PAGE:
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USS DOUGLAS H. FOX (DD-779) - an Allen M. Sumner class destroyer

In Commission 1944 to 1973

DD-779 Deployments - Major Events

Add a DD-779 Shellback Initiation Add a DD-779 Deployment - Major Event
Month Year to Month Year Deployment / Event
JAN 1944 - Keel Date: 31 JAN 1944
at Todd Pacific Shipyards Seattle WA
SEP 1944 - Launch Date: 30 SEP 1944
DEC 1944 - Commissioned: 26 DEC 1944
FEB 1946 - Shellback Initiation - 28 FEB 1946 - Atlantic Ocean
DEC 1951 - DEC 1955 West Pac-Indian Ocean
SEP 1960 - SEP 1960 Blue Nose - Arctic Circle
OCT 1961 - SEP 1963 Cuban Missle Blockade
JAN 1969 - JAN 1970 West Pac
FEB 1969 - SEP 1969 West Pac-Viet Nam
FEB 1969 - SEP 1969 West Pac
DEC 1973 - Decommissioned: 15 DEC 1973

DD-779 General Specifications

Class: Allen M. Sumner class destroyer

Named for: Douglas H. Fox

Complement: 336 Officers and Enlisted

Displacement: 2200 tons

Length: 376 feet 6 inches

Beam: 40 feet

Flank Speed: 34 knots

Range: 6500 Nautical Miles

Final Disposition:Intentionally sunk off Cape Horn on 11 November 1998


Douglas H. Fox (DD-779) was launched 30 September 1944 by Todd Pacific Shipyards Inc. Seattle Wash.; sponsored by Mrs. J. T. Boone and commissioned 26 December 1944 Commander R. M. Pitts in command.

Douglas H. Fox joined in exercises in the Hawaiians from 31 March 1945 to 21 April then sailed to join the radar picket line at Okinawa arriving 5 May. She accounted for 7 planes during a concentrated attack by 11 enemy planes splashed 6 of her attackers before being hit by a kamikaze and its bomb and sprayed with burning gasoline from 1 of her own victims. Although 7 of her crew were killed and 35 wounded the fires were quickly extinguished and effective damage control measures enabled Douglas H. Fox to reach Kerama Retto under her own power for temporary repairs. She continued to San Francisco for permanent repairs arriving 23 June.

After refresher training at San Diego Douglas H. Fox sailed on 30 September 1945 for the east coast arriving at New York 17 October for the Navy Day from 7 November 1946-to 20 February 1947. Between celebrations. She put in to her home port Norfolk 2 November and served on local operations and plane guard duty in the Caribbean. She aided in the shakedown of the new carrier Franklin D. Roosevelt (CVB-42) from 14 January to 6 March 1946 visiting Rio de Janeiro Brazil in February. Douglas H. Fox remained in the Caribbean in various training and escort duties until 14 December 1946 when she arrived at New London for leave and upkeep.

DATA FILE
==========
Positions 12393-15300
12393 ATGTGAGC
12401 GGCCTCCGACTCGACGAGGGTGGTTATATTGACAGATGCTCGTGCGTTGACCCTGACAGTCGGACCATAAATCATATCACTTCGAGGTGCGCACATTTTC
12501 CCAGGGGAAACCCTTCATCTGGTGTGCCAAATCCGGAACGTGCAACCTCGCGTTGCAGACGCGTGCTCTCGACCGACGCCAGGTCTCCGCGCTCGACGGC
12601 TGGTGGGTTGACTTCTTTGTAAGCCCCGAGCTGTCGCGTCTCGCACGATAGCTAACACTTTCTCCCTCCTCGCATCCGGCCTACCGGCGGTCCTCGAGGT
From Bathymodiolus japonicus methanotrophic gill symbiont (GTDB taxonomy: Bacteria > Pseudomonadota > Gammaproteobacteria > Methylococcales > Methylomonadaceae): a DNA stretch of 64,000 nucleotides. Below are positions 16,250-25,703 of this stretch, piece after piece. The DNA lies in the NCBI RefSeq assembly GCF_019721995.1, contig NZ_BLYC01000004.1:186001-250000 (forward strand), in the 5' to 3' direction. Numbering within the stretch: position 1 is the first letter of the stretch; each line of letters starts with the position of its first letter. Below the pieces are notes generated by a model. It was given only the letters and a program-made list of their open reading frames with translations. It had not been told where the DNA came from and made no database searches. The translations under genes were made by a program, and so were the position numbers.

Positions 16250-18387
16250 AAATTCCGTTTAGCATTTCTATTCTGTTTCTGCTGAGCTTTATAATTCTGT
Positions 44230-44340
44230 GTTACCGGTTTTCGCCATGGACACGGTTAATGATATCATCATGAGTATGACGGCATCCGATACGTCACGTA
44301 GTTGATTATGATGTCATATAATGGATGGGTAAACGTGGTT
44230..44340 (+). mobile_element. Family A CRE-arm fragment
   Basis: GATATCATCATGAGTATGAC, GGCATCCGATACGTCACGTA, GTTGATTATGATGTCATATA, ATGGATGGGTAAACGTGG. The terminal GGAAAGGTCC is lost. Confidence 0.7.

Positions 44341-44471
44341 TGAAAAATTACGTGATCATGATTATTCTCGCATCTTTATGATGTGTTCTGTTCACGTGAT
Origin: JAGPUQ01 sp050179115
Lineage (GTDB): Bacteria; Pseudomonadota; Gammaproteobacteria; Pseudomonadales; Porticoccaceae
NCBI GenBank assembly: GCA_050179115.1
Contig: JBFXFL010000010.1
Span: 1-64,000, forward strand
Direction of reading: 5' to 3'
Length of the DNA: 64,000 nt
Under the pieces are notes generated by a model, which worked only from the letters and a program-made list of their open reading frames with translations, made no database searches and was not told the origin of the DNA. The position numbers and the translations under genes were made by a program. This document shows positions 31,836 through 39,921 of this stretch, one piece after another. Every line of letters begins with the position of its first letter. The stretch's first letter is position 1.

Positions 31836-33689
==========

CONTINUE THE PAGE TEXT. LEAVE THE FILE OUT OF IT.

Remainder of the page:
Douglas H. Fox departed Norfolk 21 July 1947 for a tour of duty in the Mediterranean. On 29 September while bound for Trieste she struck a World War II mine which severely damaged her stern killed 3 and injured 12 of her crew. She was towed to Venice by two Italian tugs and put to sea on 13 November in tow of Luiseno (ATF-156) for Boston arriving 5 December for repairs.

Sailing from Newport R.I. 20 July 1948 Douglas H. Fox returned to the Mediterranean and visited various ports there until 28 September when she joined Huntington (CL-107) for a good will cruise to Mombasa Kenya; Durban South Africa; and round Cape Horn to Buenos Aires Rio de Janeiro and Montevideo. She returned to Norfolk 8 December for operations off the Virginia Capes until 5 January 1950 when she arrived at Charleston S.C. She was placed out of commission in reserve there 21 April 1950.

Recommissioned 15 November 1950 after the outbreak of war in Korea Douglas H. Fox served on the east coast until 22 January 1952 when she got underway from Norfolk for the Far East. She joined the screen of TF 77 on patrol off Korea and participated in the bombardment of Wonsan 13 March. Later in March she joined Manchester (CL-83) in conducting harassing fire against enemy troops on the east coast. In May she began independent operations shelling targets supporting minesweeping operations and weakening the North Korean fishing industry by capturing 26 sampans. She got underway from Yokosuka 21 June 1952 and sailed west through the Indian Ocean and the Mediterranean Sea to complete a round-the-world cruise at Norfolk 19 August this time in a reverse direction.

Douglas H. Fox made a midshipman training cruise to Nova Scotia from 20 June to 8 July 1955 and served tours of duty with the 6th Fleet in the Mediterranean 3 September and 22 December 1957 she joined elements of the British and Canadian navies for a NATO exercise in the North Atlantic visiting the Mediterranean before returning to Norfolk to resume local operations. Between 7 August 1959 and 26 February 1960 she served again in the Mediterranean as well as in the Red Sea and Persian Gulf returning to Norfolk for overhaul. From June through the end of 1960 Douglas H. Fox operated off east coast cruising north of the Arctic Circle on NATO maneuvers and patrolling in the Caribbean during political unrest in Central America.

Douglas H. Fox received one battle star for World War II service and one for Korean war service.

[Note: The above USS DOUGLAS H. FOX (DD-779) history may or may not contain text provided by crew members of the USS DOUGLAS H. FOX (DD-779) or by other non-crew members and text from the Dictionary of American Naval Fighting Ships]